Christology in its most basic definition means the study of Christ. Christology focuses on Jesus’ nature and the person he was, as well as the details of his life and teachings. It also focuses on the relationship between Christ and God the Father and God the Holy Spirit. Elwell explains Christology, “In the New Testament the writers indicate who Jesus is by describing the significance of the work He came to do and the office He came to fulfill” (Elwell 2001, 239). In this essay we will focus on some of the significant issues of Christology, such as Jesus’ humanity and deity, the Hypostatic Union, and the Biblical basis for such issues. Many people get confused and have a hard time with the concept of Jesus being both man and God at the same time. It is a hard concept to take in and understand, but we have to trust in the authority of the Bible. A few Biblical examples of the Humanity of Christ would be from the Books of Matthew and Mark. In Matthew 4:1-2, we read about Jesus being tested in the wilderness. He fasted for 40 days and 40 nights and after He was hungry, a very human trait. Again in Mark 4:38-41, we read the story of Jesus calming the storm and how He was in the stern of the boat sleeping, also, another very human trait. However, even though human, “even the wind and waves obeyed Him.” Along with humanity, Jesus also has deity. One aspect of Jesus’ deity is how He is worthy of worship. A biblical example of the worship of Jesus is in Matthew 2:1-2. Even when He was a baby Magi from the Far East came to worship Him. The ability to forgive sins and give us a clean slate is also another part of Jesus’ deity. In Luke 5:18-21, Jesus sees the faith of some men and he says, “Friend, your sins are forgiven.” Only Jesus has the authority to forgive sins. Taking it one step further, the concept of the Hypostatic Union says that Jesus is both 100% man and 100% God at the same time. He is permanently the divine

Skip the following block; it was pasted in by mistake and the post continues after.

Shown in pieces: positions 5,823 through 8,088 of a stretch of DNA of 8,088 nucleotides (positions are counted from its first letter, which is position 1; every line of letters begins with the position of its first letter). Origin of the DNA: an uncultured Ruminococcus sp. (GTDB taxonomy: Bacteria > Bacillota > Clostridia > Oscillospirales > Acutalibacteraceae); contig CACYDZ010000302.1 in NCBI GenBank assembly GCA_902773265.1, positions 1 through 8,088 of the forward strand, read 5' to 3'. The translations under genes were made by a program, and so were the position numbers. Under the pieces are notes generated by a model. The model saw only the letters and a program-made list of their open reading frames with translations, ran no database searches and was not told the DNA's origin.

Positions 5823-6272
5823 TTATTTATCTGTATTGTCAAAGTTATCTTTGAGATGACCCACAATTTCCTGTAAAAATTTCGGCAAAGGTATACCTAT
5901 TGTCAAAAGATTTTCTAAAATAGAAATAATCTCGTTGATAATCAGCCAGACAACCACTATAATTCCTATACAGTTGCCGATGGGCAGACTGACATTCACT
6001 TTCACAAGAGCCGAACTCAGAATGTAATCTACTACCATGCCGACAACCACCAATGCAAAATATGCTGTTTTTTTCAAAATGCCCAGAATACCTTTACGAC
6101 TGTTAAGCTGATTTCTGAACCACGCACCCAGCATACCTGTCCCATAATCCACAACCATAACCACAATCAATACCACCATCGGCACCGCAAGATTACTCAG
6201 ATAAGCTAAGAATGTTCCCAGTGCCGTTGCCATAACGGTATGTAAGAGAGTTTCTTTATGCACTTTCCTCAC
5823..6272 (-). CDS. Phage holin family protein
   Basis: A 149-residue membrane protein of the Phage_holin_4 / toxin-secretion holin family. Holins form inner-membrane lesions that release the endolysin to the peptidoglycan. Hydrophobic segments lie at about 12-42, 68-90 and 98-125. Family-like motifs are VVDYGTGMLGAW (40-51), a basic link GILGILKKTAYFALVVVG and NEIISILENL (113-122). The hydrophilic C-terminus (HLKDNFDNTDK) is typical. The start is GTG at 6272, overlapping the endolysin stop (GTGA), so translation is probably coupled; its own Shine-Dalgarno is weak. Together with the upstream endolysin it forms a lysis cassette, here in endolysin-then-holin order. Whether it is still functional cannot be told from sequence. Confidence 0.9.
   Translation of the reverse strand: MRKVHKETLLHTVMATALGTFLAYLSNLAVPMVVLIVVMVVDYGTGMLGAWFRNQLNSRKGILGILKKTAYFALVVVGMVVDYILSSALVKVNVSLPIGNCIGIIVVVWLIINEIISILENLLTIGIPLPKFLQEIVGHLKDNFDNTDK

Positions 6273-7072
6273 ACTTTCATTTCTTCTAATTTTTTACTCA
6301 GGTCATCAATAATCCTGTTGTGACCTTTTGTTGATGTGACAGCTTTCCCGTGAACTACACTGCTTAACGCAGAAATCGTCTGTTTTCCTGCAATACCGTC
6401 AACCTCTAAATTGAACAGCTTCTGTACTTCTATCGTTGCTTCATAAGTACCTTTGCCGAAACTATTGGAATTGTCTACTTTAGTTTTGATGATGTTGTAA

Bibliography: Elwell, Walter A., Ed. Evangelical Dictionary of Theology, 2nd ed. Grand Rapids: Baker Academic, 2001.